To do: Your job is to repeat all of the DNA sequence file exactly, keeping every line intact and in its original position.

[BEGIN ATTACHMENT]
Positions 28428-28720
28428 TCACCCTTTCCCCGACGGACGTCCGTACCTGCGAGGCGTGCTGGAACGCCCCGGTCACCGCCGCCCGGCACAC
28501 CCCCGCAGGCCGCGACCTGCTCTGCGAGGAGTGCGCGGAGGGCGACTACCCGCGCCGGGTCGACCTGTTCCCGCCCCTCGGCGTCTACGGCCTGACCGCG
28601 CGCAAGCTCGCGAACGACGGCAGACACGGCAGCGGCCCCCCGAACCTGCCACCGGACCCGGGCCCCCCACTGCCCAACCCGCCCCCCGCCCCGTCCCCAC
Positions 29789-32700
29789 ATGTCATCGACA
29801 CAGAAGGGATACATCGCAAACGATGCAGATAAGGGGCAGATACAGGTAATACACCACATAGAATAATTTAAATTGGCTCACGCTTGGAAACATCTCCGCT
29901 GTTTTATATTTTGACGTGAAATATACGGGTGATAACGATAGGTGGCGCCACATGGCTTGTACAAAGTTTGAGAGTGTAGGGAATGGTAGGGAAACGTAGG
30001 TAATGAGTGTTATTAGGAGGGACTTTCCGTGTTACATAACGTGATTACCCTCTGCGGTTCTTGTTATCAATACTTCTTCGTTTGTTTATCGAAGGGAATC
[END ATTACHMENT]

Positions 28428-28720
28428 TCACCCTTTCCCCGACGGACGTCCGTACCTGCGAGGCGTGCTGGAACGCCCCGGTCACCGCCGCCCGGCACAC
28501 CCCCGCAGGCCGCGACCTGCTCTGCGAGGAGTGCGCGGAGGGCGACTACCCGCGCCGGGTCGACCTGTTCCCGCCCCTCGGCGTCTACGGCCTGACCGCG
28601 CGCAAGCTCGCGAACGACGGCAGACACGGCAGCGGCCCCCCGAACCTGCCACCGGACCCGGGCCCCCCACTGCCCAACCCGCCCCCCGCCCCGTCCCCAC
Positions 29789-32700
29789 ATGTCATCGACA
29801 CAGAAGGGATACATCGCAAACGATGCAGATAAGGGGCAGATACAGGTAATACACCACATAGAATAATTTAAATTGGCTCACGCTTGGAAACATCTCCGCT
29901 GTTTTATATTTTGACGTGAAATATACGGGTGATAACGATAGGTGGCGCCACATGGCTTGTACAAAGTTTGAGAGTGTAGGGAATGGTAGGGAAACGTAGG
30001 TAATGAGTGTTATTAGGAGGGACTTTCCGTGTTACATAACGTGATTACCCTCTGCGGTTCTTGTTATCAATACTTCTTCGTTTGTTTATCGAAGGGAATC